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Cucurbit Genetics Cooperative Report 2:46-47 (article 28) 1979

Use of In vitro Culture for Inducing Germination of Cucumis Seed

D. L. Visser and J. Franken

Institute for Horticultural Plant Breeding, Wageningen, The Netherlands

Several 10-year old seed samples of accessions of wild Cucumis species in the breeding collection of the Institute for Horticultural Plant Breeding did not germinate under standard conditions, which included heat treatments as used for commercial cucumber seed. Soaking the seeds in GA-3 and scarification of the accessions remained dormant.

Therefore, we tried a modified embryo culture technique, similar to that reported by George and Crowder (1). Seeds were sterilized for 20 minutes in 2% sodium hypochlorite solution and washed in sterilized water. The seedcoats were removed and apparently healthy embryos were placed in sterile conditions on a modified medium of Murashige and Skoog (2) with sucrose (2%), caseine hydrolysate (5x10-4),indole acetic acid (1x10-7), thiamine (4 x 10-7), and Difco bacto agar (0.8%). After one week, 13% of the explants were growing well. The other embryos grew slowly or did not grow at all. Remarkably, the slow growing embryos did not develop a tap root. Only some lateral roots developed to a certain extent. About 50% of the embryos grew into normal plants; the others degenerated after some time. Using this technique, we have been able to raise plants of several accessions of the species Cucumis africanus, C. myriocarpus, C. figarei, and C. metuliferus, that would otherwise have been lost.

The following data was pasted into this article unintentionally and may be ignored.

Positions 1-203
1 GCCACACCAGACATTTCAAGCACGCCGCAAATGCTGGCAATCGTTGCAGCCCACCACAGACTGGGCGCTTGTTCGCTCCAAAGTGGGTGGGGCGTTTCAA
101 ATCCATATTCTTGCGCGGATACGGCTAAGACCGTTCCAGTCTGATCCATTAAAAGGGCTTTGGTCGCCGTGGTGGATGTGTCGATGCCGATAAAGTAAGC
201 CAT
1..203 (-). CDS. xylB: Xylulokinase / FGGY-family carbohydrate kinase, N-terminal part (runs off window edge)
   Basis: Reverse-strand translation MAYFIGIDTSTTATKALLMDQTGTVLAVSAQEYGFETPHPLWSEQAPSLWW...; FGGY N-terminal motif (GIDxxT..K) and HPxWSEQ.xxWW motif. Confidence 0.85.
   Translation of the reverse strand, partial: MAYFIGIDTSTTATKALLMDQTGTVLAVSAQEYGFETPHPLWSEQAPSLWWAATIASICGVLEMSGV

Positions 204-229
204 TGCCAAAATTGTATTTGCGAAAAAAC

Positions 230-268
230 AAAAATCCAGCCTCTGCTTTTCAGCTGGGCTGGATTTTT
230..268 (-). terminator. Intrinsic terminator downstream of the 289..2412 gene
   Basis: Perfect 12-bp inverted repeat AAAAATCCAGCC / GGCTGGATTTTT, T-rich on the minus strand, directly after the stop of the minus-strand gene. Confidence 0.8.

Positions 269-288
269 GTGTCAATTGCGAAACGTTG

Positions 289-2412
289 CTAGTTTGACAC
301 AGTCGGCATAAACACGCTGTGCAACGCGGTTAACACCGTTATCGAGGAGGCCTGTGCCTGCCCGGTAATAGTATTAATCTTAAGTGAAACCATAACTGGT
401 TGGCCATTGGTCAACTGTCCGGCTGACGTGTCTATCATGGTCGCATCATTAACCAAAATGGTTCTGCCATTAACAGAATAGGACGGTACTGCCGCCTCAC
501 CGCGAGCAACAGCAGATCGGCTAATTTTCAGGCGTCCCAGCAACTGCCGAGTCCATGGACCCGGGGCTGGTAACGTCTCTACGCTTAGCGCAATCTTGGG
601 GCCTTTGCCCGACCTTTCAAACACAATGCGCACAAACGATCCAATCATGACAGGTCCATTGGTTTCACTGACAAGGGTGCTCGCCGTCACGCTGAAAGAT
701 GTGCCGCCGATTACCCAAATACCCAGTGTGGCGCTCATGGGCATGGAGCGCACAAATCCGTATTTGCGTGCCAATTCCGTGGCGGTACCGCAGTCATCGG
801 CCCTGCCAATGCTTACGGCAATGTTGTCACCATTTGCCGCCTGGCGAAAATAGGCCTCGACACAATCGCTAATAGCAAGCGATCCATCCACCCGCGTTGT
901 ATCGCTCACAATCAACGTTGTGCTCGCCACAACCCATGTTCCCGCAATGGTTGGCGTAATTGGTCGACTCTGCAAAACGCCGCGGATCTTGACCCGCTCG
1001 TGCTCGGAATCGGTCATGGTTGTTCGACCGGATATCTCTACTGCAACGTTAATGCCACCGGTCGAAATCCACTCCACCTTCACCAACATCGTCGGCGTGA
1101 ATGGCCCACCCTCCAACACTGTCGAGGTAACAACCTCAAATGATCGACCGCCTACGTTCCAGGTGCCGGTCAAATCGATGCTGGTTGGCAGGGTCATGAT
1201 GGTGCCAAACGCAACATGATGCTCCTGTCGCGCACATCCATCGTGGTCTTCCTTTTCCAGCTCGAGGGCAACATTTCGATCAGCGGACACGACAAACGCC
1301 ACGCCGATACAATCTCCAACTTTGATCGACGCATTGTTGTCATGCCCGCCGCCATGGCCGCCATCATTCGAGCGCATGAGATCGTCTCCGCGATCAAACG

Within C. sativus we encountered germination problems with the seed of tetraploid x diploid crosses. The fruits on tetraploid plants developed normally after such crosses, but the seeds were at best only partly filled. Eight weeks after pollination, the embryos were up to 6-7 mm in size (normal length is about 11 mm) and hardly any germinated. This phenomenon has been observed by many researchers when attempting to produce triploids, and it certainly has hampered the progress of triploid and aneuploid research in cucumbers. Therefore, the in vitro culture technique was used here also. The complete mature fruit was disinfected with 96% alcohol, seeds were extracted, and embryos were dissected out under sterile conditions. Each fruit typically contained 4-10 embryos of 4-7 mm long and a great number of embryos of about 1-2 mm, which often were brown. The larger embryos developed excellently, and 60% grew into plants which could be transferred into soil after only one week. The small embryos (1-3 mm) failed to grow. More than 90% of the dissected embryos grew, and out of several crosses, more than 100 plants were obtained. The ploidy level of the plants was checked by examination of pollen and general morphology, and all appeared to be triploid. In the same way, plants have been obtained of triploid x diploid crosses and 20 healthy plants are now being checked for aneuploidy.

The in vitro culture technique is a useful contribution to increase the yield of triploid plants to a suitable level for research programs, and it appears helpful for saving specific species accessions with inferior seed quality.

Literature Cited

  1. George, B. F. and L. V. Crowder. 1970. The use of a modified embryo culture technique in cucumber breeding. HortScience 5:329. (abstr.).
  2. Murashige, T. and F. Skoog. 1962. Revised medium for rapid growth and bioassays with tobacco tissue culture. Physiol. Plant. 15:473-497.
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Page citation: Wehner, T.C., Cucurbit Genetics Cooperative;
Created by T.C. Wehner and T. Ng, 1 June 2005; design by C.T. Glenn;
send questions to T.C. Wehner; last revised on 1 August, 2007